• Remember the Chimera has stealth and Pupniks don't. Sometimes you can just run the whole posse in to provoke the change facing ARO and then make a second move order to creep closer, other times you might want to keep the Pupniks behind if there's an easy Combi shot in the spine for the Chimera to take.
    • Using a sacrificial Pupnik to eat a shit sandwich from a deadly barrage of AROs is an acceptable trade if it helps you get somewhere you desperately need to go with order efficiency--just run one Pup into the open, and while he gets targeted, perform a second move action with the rest of them. This can get you an additional 3"+ inches of movement in one order, which is sometimes a must-have to reach a juicy assassination target like a mission-mandatory specialist or a soft Lt.
    • Don't forget Cautious Move! Between the Eclipse, normal cover, Climbing Plus and Cautious Move, you can sneak around pretty well!
    • Use Climbing Plus to get the most number of people into melee as possible. If a chump is against a wall, just run around him with your 6" move up the wall and stick your head into his silhouette.
    • Sometimes it's not to bad to split up and gamble your rolls if there's multiple melee targets in walking distance. I always keep one Pup paired with the Chimera, but going 1-on-1 with the others is a perfectly acceptable risk for me a lot of the time--the Chimera usually punks her target easily, and if I lose those Pups, she can walk over and finish off the survivor, which is the same order efficiency as if I hadn't split them up anyway. If a Pup kills it's target, I've saved a whole order.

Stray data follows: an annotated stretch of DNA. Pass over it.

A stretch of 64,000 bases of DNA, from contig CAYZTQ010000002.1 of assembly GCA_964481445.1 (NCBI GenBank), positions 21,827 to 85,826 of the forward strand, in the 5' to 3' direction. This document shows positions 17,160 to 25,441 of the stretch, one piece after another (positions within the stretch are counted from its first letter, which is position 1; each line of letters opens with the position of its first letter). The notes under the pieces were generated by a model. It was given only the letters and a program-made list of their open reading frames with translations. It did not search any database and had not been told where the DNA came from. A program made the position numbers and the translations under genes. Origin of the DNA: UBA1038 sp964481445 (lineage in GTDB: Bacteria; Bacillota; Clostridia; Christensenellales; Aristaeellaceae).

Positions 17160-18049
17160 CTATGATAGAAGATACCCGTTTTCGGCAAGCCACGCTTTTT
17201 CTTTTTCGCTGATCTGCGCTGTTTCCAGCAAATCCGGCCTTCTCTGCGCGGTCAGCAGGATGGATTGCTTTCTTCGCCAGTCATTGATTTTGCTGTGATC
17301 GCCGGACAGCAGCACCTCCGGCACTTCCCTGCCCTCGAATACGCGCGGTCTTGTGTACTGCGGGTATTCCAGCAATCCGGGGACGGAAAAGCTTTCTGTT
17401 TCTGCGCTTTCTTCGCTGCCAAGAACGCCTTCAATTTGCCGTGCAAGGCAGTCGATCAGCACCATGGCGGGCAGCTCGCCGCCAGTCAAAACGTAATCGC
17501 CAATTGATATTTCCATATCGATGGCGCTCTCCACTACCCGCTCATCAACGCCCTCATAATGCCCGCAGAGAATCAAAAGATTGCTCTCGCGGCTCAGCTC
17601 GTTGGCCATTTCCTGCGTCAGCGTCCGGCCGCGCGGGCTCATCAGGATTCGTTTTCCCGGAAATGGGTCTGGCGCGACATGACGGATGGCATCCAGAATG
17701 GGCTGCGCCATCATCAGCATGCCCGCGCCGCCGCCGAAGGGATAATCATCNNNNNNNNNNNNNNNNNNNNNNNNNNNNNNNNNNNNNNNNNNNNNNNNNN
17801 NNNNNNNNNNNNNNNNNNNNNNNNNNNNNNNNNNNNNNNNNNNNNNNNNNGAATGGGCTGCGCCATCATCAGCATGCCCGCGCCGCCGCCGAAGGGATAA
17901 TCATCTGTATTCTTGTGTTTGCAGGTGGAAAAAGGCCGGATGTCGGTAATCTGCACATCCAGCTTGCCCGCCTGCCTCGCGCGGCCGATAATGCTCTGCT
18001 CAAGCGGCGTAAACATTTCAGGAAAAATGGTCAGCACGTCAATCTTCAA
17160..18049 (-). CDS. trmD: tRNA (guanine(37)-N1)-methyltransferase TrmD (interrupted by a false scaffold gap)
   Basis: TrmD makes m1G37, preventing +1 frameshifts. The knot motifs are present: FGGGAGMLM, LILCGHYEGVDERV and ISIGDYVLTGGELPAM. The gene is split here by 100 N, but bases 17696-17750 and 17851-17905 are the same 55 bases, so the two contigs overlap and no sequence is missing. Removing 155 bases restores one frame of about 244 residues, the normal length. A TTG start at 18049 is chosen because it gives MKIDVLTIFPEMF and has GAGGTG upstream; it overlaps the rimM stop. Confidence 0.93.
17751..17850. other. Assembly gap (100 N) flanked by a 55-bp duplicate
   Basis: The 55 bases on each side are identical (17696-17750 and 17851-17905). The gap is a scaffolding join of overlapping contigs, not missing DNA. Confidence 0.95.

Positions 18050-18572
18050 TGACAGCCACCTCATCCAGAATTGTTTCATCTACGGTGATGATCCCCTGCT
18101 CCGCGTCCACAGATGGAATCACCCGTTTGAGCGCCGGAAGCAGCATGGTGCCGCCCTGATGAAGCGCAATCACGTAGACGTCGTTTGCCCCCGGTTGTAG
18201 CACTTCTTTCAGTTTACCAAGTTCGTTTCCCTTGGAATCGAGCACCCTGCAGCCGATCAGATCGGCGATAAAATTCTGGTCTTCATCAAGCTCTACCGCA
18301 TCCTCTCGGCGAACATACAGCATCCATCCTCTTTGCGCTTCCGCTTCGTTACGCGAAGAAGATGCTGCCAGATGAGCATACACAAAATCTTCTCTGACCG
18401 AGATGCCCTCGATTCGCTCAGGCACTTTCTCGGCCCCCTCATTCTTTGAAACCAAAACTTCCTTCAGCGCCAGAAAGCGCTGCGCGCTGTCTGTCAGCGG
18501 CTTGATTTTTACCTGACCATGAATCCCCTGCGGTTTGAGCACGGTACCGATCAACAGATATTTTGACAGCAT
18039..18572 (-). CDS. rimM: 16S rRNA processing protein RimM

The most success I've had with them is either using them as my reserve unit when I'm acting first in conjunction with a few Morlocks to help pave their way to a weaker side of my opponent's board with smoke, running in and carving up stuff he thought was safe (eating Kamau snipers who thought a building meant 'safety' is a favourite). Otherwise I actually like to hold them back for the first turn, let my opponent's army extend out a bit so the ARO fields overlap less, and then send them in to attack important individual pieces instead of trying to gobble up their order pool.

    They do have some acute drawbacks, but remember, they're 24 points and 0 SWC. This isn't a Kriza or Intruder. Don't plan on them as your offensive centrepiece, manage expectations, and practice with them.